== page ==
one was scientific in its environment, stimulation, and methodology, and
practical in its objectives." (pg. 307).
- "Ironworks ranged widely in size and power needs. From the opening
decades of the nineteenth century the trend in the scale of operations
and power needs was progressively upward. The small, rural charcoal
blast furnace of the early 1800s with its daily output of one or two tons
of pig iron used no more waterpower -- say, 2 to 4 horsepower -- than the
common gristmill. By 1850 coke and anthracite blast furnaces averaged
50 horsepower, a figure that had increased to 200 horsepower by 1880.
Then came the extraordinary upsurge in coke blast furnace size and capacity
that in 1900 had led to blowing engines of 2,000 horsepower and more for
a single stack." (pg. 438).
- "Similar though less spectacular developments took place in the forging
of iron by trip-hammers and roll trains. At one extreme were the
small water-powered rural bloomeries and forges, requiring typically several
horsepower to supply the blast and drive the forge hammer. At the
other were the heavy forge shops and rolling mills. Pittsburgh's
first rolling mill, 1812, had a 70-horsepower engine; one erected in 1818
had two engines of 120 horsepower each. Increase in engine size here
and elsewhere proceeded slowly until merchant bar gave way as the chief
product to rails, structural shapes, and the like in the 1850s and 1860s.
By 1870 rolling-mill engines had reached 600 horsepower." (pg. 438).
- Click here to return to the Industrial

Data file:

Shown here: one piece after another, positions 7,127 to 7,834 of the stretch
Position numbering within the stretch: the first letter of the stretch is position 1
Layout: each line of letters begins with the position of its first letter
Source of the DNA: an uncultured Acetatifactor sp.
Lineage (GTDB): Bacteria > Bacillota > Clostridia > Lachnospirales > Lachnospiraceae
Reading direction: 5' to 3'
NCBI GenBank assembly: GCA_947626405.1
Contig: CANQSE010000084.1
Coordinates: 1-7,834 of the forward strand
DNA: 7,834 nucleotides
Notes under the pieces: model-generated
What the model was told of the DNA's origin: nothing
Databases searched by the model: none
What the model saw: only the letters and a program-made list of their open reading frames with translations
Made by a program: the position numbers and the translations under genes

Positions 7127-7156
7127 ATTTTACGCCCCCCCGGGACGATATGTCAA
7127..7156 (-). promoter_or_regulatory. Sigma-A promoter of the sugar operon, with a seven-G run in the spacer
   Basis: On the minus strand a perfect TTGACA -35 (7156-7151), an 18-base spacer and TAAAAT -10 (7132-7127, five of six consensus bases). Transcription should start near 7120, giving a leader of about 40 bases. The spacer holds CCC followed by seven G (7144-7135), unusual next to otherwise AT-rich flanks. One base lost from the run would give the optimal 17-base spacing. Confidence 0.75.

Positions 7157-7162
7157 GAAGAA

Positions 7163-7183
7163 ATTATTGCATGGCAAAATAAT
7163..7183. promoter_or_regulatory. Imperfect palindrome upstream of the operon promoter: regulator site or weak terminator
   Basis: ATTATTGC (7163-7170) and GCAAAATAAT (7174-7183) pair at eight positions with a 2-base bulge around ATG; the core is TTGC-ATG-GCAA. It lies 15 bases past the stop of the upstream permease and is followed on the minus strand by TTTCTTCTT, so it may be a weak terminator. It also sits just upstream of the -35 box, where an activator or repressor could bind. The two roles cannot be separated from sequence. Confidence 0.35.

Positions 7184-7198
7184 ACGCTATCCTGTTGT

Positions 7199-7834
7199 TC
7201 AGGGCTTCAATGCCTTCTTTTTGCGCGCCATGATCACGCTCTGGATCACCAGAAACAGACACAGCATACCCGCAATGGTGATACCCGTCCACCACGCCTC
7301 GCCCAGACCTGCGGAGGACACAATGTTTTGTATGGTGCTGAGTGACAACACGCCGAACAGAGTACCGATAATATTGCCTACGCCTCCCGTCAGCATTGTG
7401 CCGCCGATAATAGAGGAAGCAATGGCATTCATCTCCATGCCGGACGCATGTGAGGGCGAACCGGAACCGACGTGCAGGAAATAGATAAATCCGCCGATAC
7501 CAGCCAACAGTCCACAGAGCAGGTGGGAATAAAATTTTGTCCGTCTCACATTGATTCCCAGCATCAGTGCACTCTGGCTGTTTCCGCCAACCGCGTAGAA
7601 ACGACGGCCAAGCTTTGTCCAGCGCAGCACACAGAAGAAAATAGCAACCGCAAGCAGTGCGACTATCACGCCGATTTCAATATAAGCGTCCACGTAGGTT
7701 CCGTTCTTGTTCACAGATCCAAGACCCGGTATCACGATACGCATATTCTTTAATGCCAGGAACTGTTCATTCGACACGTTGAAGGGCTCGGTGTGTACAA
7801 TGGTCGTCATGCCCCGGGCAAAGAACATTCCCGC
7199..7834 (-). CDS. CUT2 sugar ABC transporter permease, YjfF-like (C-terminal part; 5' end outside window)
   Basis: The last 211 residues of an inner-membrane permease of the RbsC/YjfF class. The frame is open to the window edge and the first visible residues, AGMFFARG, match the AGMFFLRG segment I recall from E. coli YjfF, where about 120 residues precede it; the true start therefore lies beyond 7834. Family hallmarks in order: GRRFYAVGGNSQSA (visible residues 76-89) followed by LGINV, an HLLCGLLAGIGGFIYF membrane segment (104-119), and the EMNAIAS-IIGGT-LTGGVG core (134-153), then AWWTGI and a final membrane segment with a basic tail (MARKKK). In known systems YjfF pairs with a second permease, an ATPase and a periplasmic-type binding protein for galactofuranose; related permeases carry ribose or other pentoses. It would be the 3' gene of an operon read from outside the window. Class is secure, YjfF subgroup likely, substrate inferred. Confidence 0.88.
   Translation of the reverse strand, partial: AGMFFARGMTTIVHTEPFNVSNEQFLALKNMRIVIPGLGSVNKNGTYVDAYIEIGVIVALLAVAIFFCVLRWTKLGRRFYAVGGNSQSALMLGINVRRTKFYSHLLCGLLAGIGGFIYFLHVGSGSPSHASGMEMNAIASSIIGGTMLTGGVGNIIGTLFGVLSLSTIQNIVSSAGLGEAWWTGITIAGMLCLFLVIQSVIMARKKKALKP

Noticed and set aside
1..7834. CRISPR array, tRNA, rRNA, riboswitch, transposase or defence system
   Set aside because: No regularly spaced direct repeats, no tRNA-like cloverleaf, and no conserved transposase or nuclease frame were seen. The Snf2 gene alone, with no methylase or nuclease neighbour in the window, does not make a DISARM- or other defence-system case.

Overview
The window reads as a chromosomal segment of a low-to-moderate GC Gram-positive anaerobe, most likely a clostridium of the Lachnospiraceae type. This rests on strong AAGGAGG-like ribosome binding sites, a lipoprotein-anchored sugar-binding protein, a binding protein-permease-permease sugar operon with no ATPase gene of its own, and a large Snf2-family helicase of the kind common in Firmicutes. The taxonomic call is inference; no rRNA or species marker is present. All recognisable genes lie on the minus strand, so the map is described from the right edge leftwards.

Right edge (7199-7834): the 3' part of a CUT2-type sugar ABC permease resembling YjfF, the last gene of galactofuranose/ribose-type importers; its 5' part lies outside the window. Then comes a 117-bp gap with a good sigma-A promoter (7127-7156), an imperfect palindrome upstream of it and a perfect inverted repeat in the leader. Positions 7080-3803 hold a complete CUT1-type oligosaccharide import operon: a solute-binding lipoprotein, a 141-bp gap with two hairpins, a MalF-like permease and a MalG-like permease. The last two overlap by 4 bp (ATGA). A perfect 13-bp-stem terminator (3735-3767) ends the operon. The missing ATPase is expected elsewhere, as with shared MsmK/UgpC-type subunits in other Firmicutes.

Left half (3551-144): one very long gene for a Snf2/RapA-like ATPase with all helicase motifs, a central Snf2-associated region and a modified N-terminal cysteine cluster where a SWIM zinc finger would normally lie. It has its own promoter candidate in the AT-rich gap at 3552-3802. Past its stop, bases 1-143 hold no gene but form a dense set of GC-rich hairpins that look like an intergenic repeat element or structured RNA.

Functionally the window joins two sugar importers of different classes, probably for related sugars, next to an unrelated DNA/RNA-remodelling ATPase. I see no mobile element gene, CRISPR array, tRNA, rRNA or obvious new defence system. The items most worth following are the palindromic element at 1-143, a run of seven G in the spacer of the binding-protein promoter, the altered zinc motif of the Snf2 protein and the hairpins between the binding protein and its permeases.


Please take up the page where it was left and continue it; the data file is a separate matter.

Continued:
Revolution bibliography or to see annotations for Volume one or three.
- "The removal of water from mines was not only the first industrial application
of steam power, in the United States as in Britain, but it was an application
that continued to play a vital role in industrialization, although increasingly
overshadowed by a widening circle of other industrial uses." (pg. 2).
- "The single-acting piston -- power on the downstroke only -- was joined
by a piston rod and chain linkage to one end of a great oscillating beam
from whose outer end the pump rod extended downward to the pump at the
bottom of the mine shaft or well." (pg. 5).
- "With important exceptions, notably Oliver Evans with his high-pressure
engine, attention was directed almost entirely to the steam navigation
of inland waterways, especially upon the river systems of the Atlantic
seaboard and the trans-Appalachian West." (pg. 8).
- "In making his important contribution to steam navigation, Robert Fulton
added little to the existing technology and understanding of the steam
engine. He successfully harnessed the low-pressure condensing engine
built to his specifications by Boulton and Watt to the propulsion of a
vessel... The high-pressure noncondensing steam engine, so early
and so widely adopted in the United States was virtually the creation of
one man, Oliver Evans (1755 - 1819). A contemporary of Fulton (1755
- 1825)" (pg. 33-34).
- "Depressed by the rejection in Washington of his petition for the renewal
of his milling patents and lacking the funds to complete the steam engine
guide to which he had given much work, the frustrated Evans published in
Philadelphia in 1805 his Abortion of
the Young Steam Engineer's Guide, an appropriate companion piece